Also, somewhere along the way, I completely forgot how reclusive and turned off by maintaining contact with people I was. My essays used to be the buffer zone between myself and my readers; a chance for us to communicate without direct conversation. A chance for people to find out where I was coming from while being (hopefully) entertained, yet-distanced from me personally. I miss that; not because I don’t love every conversation I’ve ever had and everyone I’ve ever met, but mainly because I seem to be neglecting the one thing I’m even slightly good at. Through my writing I’ve been able to meet some wonderful people, so it stands to reason that I continue to write so wonderful people will want to continue meeting me.

So let’s get back to the very first sentence of this essay. ‘Everybody talks a big game when it comes to kicking the Social Networking addiction.’ Well, I’m doing it, yo.

When I made the decision, I thought I’d back out of it. Chicken out. Make an excuse as to why it was mandatory in my day-to-day life. However, it’s three days later and I cannot freaking wait to pull the plug on my Twitter/Facebook pages and get back to nothing but writing essays for the Communist Dance Party. I’m going to go back to what I do, erm…best?

Besides, I’ve got things to do. I have a wife of five years, a job that’s teetering on the verge of layoff with each passing day, a house that needs vacuuming and a mortgage to pay. I have books that need to be read, a city block that needs to be jogged and a checkbook that needs constant balancing. The fact that when I have friends over- actual, real, skin-and-bone friends- I spent most of my time gawking at Twitter than speaking to them, is embarrassing at best, utterly classless at worst. When my wife is sleeping alone in the bedroom while I sit in the office and look at photographs of people that I’ve been willingly ignoring for the better part of a decade…it almost feels like we should be taking medication for that kind of personality disorder. It’s a pure and simple addiction; we don’t need an angstrom of it, but it’s hard to see the forest from the trees when we’re already immersed.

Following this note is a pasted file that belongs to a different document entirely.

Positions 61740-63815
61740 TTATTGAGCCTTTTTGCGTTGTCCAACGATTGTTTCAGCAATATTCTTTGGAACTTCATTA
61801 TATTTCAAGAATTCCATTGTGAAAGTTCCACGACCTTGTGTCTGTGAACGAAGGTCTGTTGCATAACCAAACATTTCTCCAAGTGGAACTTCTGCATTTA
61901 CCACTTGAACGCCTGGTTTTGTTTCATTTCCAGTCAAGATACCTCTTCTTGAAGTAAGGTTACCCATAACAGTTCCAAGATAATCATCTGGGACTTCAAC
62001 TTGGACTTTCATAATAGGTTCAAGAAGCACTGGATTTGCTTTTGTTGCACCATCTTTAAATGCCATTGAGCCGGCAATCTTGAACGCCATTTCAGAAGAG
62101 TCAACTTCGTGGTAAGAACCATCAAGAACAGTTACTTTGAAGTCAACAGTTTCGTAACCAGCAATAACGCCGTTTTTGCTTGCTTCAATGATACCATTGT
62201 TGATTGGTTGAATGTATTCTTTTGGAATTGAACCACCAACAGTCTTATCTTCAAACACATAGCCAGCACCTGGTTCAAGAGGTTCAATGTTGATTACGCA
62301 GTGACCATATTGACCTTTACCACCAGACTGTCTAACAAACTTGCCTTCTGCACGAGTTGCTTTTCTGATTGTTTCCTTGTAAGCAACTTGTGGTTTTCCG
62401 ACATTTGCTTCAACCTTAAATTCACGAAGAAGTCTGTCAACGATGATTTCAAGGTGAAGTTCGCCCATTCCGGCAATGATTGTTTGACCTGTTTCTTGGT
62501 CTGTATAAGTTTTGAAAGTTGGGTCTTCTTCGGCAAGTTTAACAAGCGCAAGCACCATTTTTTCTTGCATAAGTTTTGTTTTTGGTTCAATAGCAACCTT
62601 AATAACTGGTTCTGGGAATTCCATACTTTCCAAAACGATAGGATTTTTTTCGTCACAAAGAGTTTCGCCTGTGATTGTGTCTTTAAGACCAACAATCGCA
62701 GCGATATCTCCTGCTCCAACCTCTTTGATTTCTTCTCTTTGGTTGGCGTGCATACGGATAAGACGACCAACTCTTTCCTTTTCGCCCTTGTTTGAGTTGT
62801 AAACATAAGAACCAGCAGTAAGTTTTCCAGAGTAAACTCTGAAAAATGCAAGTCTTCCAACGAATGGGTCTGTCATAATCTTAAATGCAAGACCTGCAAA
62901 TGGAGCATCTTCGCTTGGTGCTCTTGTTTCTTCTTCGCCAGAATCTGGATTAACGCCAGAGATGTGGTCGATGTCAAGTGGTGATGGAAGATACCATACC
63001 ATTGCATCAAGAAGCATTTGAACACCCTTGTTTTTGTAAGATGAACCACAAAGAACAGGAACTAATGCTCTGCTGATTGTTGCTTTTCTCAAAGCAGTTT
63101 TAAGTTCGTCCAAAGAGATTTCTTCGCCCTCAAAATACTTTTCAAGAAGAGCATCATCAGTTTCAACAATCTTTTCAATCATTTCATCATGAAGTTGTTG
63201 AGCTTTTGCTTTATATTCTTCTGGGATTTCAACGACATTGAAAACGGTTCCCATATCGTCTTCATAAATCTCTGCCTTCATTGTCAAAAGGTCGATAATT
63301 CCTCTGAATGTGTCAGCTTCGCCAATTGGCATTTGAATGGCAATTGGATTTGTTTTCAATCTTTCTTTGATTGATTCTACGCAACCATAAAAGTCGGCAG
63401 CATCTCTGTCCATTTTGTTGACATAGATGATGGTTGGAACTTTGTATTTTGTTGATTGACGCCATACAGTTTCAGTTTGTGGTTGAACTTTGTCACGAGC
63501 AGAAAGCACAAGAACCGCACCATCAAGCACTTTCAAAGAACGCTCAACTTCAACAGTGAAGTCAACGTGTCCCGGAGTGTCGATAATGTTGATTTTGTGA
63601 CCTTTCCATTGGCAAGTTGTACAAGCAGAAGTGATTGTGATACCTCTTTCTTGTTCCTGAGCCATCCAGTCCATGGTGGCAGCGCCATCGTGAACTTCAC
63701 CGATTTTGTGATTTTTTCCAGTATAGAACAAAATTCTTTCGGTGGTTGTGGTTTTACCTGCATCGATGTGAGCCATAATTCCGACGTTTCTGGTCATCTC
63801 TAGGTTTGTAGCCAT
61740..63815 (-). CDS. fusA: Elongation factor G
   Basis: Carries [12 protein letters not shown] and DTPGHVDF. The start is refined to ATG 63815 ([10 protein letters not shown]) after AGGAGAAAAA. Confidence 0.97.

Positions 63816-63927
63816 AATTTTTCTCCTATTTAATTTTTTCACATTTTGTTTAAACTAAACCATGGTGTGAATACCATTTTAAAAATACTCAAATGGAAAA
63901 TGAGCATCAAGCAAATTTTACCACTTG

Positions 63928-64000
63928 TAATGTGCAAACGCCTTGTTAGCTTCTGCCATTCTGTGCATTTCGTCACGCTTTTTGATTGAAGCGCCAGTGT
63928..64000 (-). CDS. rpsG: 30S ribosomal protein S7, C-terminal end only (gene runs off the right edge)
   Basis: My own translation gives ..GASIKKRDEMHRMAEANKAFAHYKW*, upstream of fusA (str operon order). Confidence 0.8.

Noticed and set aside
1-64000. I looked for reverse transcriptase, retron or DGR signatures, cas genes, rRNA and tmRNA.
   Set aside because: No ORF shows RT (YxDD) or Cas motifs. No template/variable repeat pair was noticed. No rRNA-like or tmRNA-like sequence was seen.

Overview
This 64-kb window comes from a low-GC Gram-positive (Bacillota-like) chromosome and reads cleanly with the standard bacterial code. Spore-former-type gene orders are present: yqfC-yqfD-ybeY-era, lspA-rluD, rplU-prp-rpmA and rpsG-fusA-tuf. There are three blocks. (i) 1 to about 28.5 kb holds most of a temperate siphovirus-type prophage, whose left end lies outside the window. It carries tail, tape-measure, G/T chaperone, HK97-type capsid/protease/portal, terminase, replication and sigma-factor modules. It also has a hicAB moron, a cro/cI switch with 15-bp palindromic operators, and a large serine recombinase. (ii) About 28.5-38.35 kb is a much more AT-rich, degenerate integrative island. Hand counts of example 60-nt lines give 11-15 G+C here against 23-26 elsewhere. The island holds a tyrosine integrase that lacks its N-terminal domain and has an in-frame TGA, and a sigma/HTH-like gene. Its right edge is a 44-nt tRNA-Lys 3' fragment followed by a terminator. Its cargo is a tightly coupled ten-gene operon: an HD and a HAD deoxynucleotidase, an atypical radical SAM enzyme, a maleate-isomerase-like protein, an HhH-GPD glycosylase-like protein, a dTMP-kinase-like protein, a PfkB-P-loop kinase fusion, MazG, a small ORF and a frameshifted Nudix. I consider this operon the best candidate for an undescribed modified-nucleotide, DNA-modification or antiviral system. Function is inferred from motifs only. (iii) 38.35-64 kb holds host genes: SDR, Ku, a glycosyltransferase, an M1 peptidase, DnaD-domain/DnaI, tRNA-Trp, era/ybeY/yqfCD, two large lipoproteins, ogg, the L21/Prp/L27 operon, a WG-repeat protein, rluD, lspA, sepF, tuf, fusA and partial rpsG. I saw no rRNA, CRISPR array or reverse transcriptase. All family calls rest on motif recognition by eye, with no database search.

Here’s what caused my own personal Tipping Point. I posted a Twitter update about something relating to the parallel between current Internet memes and the rise of Dadaism in the 1920’s. The point I was trying to make is that the 4Chan kids, LOLcat enthusiasts and even Hamster Dance fans aren’t breaking any new ground that hadn’t already been broken almost a century ago. The only thing that’s changed is the medium. I included a quote by Carl Jung; it was some pretty highbrow shit crammed into those 140 personality-sucking characters.

When I published the tweet, I took a look at the product, sighed, and thought to myself, ‘Man, I could write an entire essay about this theory.’ In reality, the thought of writing an essay about it didn’t even enter my headspace when I started brainstorming the idea, and that made me want to punch myself in the ballbag. What had happened to me? I took an idea that had decent potential as an entertaining exploration of current trends reinventing historical art movements, and instead distilled into a nearly incomprehensible blip on the radar. This is the very definition of ‘hindering creativity,’ and I need to get out while I still have a prayer. This is getting ridiculous.

I know that most of you can balance both. I respect that immensely, because I clearly cannot. If you know anything about me through my writing, you know that I’m all-in or cashing out. There’s no grey area; I have OCD-fueled tunnel-vision, eliminate deadwood by the truckload and burn clutter for kindling. This love affair with Social Networking is over for me, because it has to be for the sake of my creative evolution. I’m not better than it; it is better than me.

So, here’s the deal; pay attention, because it’s going to be pretty awesome:

1. The entire month of June on the CDP will be devoted to counting down the Top 100 Simpsons Episodes of All-Time. It’s pretty neat; I’ve worked hard on it. Also, it gives me a chance to spend June working on my next big writing project. I don’t want to drop any hints, but I may or may not have something new for you to purchase by Christmas…again.